Tuesday, February 24, 2015


There's a lot to digest in the new Public Policy Polling national survey of Republican voters -- the huge lead for Scott Walker, the strength of Ben Carson, the weakness of Christie, Paul, and Rubio...
PPP's newest national Republican poll finds a clear leader in the race for the first time: Scott Walker is at 25% to 18% for Ben Carson, 17% for Jeb Bush, and 10% for Mike Huckabee. Rounding out the field of contenders are Chris Christie and Ted Cruz at 5%, Rand Paul at 4%, and Rick Perry and Marco Rubio at 3%.
Also notable are the numbers on global warming (66% of Republicans surveyed don't believe in it), evolution (belief/disbelief is 49%/37%,) and making Christianity the state religion (57% are in favor), not to mention Benjamin Netanyahu's 57% favorability rating (higher than that of any potential 2016 presidential candidate)

But I want to point out something else. Jeb Bush is mired in third place, a bit behind Carson and far behind Walker, and that may not be for the reason you think:
The struggles Bush is having with some Republican primary voters don't seem to have anything to do with his brother's legacy. George W. Bush has a 74/21 favorability rating with them, and the closest any of this year's candidates get to that is a 56% favorability for Mike Huckabee.
George W. Bush has a 74%/21% approval/disapproval ratio among the Republican survey respondents? Really? But wait -- haven't pundits told us that the rise of the Tea Party was as much a reaction to Bush as to Obama?

That's what National Journal's Michael Hirsh wrote in 2013:
... the rebellion against Big Government that the tea party has come to embody really began more than a decade ago with a growing sense of betrayal among conservatives over Bush's runaway-spending habits. Conservatives were angered by his refusal to veto any spending bills, especially in his first term, not to mention what happened during the nearly six years of GOP control of the Senate and House from 2000 to '06, when federal spending grew to a record $2.7 trillion, more than doubling the increase during Bill Clinton's two terms. The final outrage that lit the brushfires of tea-party fervor was Bush's sponsorship of the $700 billion Troubled Asset Relief Program in the fall of 2008, just before he left office, in order to bail out Wall Street.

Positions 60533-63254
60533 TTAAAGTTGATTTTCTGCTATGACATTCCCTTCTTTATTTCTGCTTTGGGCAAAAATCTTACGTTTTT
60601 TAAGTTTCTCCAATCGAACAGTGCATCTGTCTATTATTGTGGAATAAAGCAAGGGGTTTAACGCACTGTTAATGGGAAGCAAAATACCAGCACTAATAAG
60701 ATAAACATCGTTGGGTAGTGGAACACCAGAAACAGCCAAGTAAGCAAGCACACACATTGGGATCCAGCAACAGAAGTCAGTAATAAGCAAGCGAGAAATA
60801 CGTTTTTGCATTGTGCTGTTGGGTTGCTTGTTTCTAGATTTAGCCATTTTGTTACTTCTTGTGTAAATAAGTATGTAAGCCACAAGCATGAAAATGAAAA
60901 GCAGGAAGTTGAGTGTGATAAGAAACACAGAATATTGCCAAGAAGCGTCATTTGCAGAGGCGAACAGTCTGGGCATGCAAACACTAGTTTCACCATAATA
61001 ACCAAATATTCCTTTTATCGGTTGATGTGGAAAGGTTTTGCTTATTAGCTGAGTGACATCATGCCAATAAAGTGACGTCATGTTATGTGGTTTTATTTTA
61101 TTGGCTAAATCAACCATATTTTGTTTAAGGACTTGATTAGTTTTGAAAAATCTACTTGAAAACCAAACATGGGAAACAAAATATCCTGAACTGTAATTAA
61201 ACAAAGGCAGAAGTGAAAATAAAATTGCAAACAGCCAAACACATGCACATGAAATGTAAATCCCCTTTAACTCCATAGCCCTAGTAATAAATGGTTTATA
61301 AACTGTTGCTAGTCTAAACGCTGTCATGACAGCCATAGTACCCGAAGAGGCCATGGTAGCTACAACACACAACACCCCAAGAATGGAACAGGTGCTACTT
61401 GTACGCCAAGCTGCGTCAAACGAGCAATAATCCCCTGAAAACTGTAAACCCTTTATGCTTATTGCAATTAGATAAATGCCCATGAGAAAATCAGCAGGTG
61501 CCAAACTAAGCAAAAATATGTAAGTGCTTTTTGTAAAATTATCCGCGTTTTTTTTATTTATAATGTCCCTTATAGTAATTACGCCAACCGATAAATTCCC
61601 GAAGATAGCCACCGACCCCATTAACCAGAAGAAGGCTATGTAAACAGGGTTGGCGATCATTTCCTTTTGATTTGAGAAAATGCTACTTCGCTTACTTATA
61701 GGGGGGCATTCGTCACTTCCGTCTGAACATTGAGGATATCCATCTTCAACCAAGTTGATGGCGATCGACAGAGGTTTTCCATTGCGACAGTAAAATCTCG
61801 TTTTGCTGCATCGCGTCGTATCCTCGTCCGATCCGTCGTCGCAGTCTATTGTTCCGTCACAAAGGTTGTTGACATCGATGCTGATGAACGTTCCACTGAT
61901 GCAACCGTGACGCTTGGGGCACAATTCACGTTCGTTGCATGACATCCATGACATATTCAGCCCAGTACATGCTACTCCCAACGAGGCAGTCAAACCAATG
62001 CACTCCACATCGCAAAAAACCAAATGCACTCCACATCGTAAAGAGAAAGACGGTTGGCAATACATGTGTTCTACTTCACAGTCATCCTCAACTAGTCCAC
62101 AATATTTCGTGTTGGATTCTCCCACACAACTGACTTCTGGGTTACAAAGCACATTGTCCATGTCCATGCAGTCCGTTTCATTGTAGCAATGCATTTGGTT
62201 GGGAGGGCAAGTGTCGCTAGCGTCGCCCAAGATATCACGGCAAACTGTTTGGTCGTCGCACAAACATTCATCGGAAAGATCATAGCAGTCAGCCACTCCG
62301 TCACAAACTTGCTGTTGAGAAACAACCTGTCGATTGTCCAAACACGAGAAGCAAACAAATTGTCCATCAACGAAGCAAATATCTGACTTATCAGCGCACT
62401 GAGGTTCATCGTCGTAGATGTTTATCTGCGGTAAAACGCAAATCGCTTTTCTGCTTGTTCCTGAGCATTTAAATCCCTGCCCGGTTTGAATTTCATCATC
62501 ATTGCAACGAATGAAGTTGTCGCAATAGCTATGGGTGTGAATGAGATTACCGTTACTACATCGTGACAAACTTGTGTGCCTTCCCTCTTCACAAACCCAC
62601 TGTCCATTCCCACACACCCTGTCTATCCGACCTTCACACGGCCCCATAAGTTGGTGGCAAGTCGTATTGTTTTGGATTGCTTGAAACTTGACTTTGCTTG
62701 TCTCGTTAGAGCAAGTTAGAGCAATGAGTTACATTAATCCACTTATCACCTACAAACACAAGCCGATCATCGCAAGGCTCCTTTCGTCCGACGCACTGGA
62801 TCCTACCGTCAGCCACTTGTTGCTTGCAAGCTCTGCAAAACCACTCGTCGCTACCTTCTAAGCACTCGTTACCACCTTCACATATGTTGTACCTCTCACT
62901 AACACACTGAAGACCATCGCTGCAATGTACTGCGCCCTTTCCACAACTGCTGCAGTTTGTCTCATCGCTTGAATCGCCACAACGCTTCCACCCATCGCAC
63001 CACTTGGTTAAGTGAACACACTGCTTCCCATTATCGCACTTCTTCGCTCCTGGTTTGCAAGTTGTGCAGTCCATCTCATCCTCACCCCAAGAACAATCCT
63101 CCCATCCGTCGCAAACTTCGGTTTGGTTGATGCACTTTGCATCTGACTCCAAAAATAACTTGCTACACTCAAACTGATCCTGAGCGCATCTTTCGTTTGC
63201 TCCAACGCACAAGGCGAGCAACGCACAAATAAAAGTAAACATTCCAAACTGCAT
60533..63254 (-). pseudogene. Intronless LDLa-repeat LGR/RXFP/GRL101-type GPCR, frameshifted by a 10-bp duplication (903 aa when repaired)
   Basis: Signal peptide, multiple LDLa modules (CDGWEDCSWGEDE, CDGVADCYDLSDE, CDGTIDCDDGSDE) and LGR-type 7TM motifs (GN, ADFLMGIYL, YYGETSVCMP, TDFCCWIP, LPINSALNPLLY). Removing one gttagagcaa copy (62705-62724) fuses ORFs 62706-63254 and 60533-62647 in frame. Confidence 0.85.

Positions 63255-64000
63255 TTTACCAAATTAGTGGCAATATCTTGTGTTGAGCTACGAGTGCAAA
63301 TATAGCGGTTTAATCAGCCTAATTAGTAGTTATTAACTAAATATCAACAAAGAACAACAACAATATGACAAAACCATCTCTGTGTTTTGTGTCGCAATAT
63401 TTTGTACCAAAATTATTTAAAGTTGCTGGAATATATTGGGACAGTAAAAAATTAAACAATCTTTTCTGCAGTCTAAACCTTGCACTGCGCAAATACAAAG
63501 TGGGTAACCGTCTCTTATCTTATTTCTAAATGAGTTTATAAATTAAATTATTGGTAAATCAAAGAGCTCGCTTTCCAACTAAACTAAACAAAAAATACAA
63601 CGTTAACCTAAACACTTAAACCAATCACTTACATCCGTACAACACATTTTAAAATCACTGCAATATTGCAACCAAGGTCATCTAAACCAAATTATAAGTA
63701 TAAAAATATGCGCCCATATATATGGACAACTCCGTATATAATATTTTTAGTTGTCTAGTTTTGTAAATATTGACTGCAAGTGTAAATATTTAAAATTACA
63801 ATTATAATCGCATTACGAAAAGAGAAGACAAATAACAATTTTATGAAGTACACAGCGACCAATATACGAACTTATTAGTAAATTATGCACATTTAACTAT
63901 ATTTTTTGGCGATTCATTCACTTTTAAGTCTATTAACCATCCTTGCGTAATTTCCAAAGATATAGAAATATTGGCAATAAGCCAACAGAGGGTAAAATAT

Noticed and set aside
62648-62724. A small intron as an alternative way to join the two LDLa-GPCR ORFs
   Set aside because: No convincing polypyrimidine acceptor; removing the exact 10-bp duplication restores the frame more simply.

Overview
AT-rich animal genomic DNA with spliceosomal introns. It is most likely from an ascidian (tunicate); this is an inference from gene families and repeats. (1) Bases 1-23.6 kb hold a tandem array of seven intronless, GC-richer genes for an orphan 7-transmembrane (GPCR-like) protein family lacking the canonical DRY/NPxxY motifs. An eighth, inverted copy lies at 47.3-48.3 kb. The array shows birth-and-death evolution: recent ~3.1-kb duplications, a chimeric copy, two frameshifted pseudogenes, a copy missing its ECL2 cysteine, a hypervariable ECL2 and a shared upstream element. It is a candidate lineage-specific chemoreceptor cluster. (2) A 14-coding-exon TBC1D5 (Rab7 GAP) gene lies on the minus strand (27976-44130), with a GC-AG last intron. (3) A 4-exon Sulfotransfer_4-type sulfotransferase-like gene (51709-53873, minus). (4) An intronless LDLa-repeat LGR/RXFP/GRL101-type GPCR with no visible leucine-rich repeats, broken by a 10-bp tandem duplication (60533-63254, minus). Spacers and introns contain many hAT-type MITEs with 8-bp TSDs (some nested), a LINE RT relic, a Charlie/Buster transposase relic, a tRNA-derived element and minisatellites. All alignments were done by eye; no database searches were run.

It is arguably true that President Obama's decision in 2009 to pile a giant stimulus and a new national health-care program on top of TARP transformed those brushfires into a true national conflagration -- and a movement. But in reality Obama's actions were more like a tipping point, many conservatives say. "This social and political phenomenon of the tea partiers was burning all through the Bush years," Reid Buckley, brother of the late William F. Buckley and the self-appointed keeper of his flame as a father of modern conservatism, said in a 2010 interview. "It's a long-term slow boil that has disaffected most people who call themselves conservatives. There's nothing I have against President Obama that in this I wouldn't charge Bush with."